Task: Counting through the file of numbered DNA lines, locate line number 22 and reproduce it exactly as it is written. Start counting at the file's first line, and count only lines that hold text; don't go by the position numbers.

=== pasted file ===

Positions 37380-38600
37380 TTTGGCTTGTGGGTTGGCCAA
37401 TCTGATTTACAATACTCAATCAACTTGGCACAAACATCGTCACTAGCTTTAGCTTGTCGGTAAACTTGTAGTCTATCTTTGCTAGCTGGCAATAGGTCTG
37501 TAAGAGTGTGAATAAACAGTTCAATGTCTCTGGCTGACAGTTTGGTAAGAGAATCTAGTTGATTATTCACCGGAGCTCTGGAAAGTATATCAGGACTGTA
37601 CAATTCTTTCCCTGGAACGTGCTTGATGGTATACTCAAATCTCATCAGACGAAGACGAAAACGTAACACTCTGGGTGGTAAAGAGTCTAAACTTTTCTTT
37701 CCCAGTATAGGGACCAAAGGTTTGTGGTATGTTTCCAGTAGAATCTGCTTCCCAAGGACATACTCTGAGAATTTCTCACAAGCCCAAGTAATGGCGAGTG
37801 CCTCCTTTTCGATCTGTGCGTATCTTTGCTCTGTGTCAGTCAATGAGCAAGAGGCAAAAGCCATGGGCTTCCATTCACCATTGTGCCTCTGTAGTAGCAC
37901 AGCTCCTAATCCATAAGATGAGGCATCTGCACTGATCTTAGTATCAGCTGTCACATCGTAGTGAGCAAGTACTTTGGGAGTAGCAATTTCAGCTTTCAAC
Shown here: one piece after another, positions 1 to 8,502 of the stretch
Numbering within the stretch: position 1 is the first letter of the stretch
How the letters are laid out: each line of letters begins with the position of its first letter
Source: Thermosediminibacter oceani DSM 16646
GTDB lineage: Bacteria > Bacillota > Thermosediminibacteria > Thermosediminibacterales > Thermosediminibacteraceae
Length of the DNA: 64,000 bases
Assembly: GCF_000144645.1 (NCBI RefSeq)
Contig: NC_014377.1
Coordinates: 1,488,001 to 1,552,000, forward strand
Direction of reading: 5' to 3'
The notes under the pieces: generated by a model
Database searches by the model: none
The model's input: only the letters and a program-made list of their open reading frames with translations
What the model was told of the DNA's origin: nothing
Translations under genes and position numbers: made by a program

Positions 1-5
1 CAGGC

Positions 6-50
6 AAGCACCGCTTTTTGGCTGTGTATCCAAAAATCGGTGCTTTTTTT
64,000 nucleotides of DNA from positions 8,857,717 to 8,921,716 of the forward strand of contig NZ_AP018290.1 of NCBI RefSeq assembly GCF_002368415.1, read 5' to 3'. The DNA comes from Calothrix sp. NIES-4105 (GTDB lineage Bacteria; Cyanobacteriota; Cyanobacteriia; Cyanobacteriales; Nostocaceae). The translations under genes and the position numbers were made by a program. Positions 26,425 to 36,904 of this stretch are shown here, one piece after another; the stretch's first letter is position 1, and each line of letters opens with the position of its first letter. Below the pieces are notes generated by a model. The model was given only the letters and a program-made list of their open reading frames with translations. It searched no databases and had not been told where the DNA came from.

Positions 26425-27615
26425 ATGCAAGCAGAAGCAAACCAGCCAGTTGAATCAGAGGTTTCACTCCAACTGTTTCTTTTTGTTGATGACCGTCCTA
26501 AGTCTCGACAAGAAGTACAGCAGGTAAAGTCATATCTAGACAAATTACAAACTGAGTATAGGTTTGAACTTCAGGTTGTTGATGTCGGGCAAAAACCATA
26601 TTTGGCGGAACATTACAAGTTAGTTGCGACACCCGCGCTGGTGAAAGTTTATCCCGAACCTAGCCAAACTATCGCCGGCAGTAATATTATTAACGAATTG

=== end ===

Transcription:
What the model was told of the DNA's origin: nothing